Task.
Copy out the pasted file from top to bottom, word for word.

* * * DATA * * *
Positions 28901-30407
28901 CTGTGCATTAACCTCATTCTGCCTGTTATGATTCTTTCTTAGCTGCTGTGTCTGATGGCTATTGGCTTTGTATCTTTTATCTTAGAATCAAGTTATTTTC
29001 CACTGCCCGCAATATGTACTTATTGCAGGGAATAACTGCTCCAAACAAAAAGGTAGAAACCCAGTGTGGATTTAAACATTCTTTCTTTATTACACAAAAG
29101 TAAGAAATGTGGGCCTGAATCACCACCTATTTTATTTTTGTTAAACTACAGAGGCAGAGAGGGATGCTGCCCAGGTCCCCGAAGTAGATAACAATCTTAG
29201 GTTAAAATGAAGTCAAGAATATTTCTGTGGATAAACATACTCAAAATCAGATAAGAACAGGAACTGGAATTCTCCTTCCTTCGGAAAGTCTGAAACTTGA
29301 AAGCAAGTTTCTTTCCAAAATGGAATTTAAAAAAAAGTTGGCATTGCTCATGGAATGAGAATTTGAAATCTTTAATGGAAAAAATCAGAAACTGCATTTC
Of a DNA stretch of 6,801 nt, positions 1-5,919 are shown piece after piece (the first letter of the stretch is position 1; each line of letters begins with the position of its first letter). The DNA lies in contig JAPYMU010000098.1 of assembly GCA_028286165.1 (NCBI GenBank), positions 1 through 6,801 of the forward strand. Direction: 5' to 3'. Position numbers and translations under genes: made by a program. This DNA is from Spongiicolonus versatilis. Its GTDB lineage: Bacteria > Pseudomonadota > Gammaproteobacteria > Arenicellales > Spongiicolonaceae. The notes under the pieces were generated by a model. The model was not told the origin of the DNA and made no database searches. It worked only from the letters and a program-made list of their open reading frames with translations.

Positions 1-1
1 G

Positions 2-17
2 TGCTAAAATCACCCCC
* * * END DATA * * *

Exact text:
Positions 28901-30407
28901 CTGTGCATTAACCTCATTCTGCCTGTTATGATTCTTTCTTAGCTGCTGTGTCTGATGGCTATTGGCTTTGTATCTTTTATCTTAGAATCAAGTTATTTTC
29001 CACTGCCCGCAATATGTACTTATTGCAGGGAATAACTGCTCCAAACAAAAAGGTAGAAACCCAGTGTGGATTTAAACATTCTTTCTTTATTACACAAAAG
29101 TAAGAAATGTGGGCCTGAATCACCACCTATTTTATTTTTGTTAAACTACAGAGGCAGAGAGGGATGCTGCCCAGGTCCCCGAAGTAGATAACAATCTTAG
29201 GTTAAAATGAAGTCAAGAATATTTCTGTGGATAAACATACTCAAAATCAGATAAGAACAGGAACTGGAATTCTCCTTCCTTCGGAAAGTCTGAAACTTGA
29301 AAGCAAGTTTCTTTCCAAAATGGAATTTAAAAAAAAGTTGGCATTGCTCATGGAATGAGAATTTGAAATCTTTAATGGAAAAAATCAGAAACTGCATTTC
Of a DNA stretch of 6,801 nt, positions 1-5,919 are shown piece after piece (the first letter of the stretch is position 1; each line of letters begins with the position of its first letter). The DNA lies in contig JAPYMU010000098.1 of assembly GCA_028286165.1 (NCBI GenBank), positions 1 through 6,801 of the forward strand. Direction: 5' to 3'. Position numbers and translations under genes: made by a program. This DNA is from Spongiicolonus versatilis. Its GTDB lineage: Bacteria > Pseudomonadota > Gammaproteobacteria > Arenicellales > Spongiicolonaceae. The notes under the pieces were generated by a model. The model was not told the origin of the DNA and made no database searches. It worked only from the letters and a program-made list of their open reading frames with translations.

Positions 1-1
1 G

Positions 2-17
2 TGCTAAAATCACCCCC